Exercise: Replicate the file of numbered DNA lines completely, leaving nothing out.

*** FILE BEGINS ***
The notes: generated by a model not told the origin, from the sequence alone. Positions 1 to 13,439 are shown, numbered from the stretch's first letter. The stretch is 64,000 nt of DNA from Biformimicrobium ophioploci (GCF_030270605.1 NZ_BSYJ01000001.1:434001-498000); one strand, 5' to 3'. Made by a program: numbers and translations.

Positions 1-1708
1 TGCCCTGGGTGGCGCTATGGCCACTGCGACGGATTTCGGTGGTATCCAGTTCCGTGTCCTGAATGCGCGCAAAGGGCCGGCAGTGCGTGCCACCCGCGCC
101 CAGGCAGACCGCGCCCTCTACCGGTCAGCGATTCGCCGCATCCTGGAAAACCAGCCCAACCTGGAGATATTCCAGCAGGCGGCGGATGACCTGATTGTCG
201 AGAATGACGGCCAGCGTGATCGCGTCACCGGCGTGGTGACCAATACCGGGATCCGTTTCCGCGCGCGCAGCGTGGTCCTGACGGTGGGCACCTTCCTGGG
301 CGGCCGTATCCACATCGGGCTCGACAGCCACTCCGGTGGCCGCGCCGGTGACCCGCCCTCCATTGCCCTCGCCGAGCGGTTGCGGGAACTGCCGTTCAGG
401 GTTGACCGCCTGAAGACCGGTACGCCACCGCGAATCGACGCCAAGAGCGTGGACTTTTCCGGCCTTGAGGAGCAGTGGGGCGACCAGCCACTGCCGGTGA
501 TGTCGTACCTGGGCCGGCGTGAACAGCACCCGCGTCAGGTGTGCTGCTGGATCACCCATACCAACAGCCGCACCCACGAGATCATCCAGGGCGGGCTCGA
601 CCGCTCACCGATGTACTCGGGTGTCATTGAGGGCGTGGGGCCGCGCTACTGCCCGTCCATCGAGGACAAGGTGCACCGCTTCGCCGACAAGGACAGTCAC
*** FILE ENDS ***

The notes: generated by a model not told the origin, from the sequence alone. Positions 1 to 13,439 are shown, numbered from the stretch's first letter. The stretch is 64,000 nt of DNA from Biformimicrobium ophioploci (GCF_030270605.1 NZ_BSYJ01000001.1:434001-498000); one strand, 5' to 3'. Made by a program: numbers and translations.

Positions 1-1708
1 TGCCCTGGGTGGCGCTATGGCCACTGCGACGGATTTCGGTGGTATCCAGTTCCGTGTCCTGAATGCGCGCAAAGGGCCGGCAGTGCGTGCCACCCGCGCC
101 CAGGCAGACCGCGCCCTCTACCGGTCAGCGATTCGCCGCATCCTGGAAAACCAGCCCAACCTGGAGATATTCCAGCAGGCGGCGGATGACCTGATTGTCG
201 AGAATGACGGCCAGCGTGATCGCGTCACCGGCGTGGTGACCAATACCGGGATCCGTTTCCGCGCGCGCAGCGTGGTCCTGACGGTGGGCACCTTCCTGGG
301 CGGCCGTATCCACATCGGGCTCGACAGCCACTCCGGTGGCCGCGCCGGTGACCCGCCCTCCATTGCCCTCGCCGAGCGGTTGCGGGAACTGCCGTTCAGG
401 GTTGACCGCCTGAAGACCGGTACGCCACCGCGAATCGACGCCAAGAGCGTGGACTTTTCCGGCCTTGAGGAGCAGTGGGGCGACCAGCCACTGCCGGTGA
501 TGTCGTACCTGGGCCGGCGTGAACAGCACCCGCGTCAGGTGTGCTGCTGGATCACCCATACCAACAGCCGCACCCACGAGATCATCCAGGGCGGGCTCGA
601 CCGCTCACCGATGTACTCGGGTGTCATTGAGGGCGTGGGGCCGCGCTACTGCCCGTCCATCGAGGACAAGGTGCACCGCTTCGCCGACAAGGACAGTCAC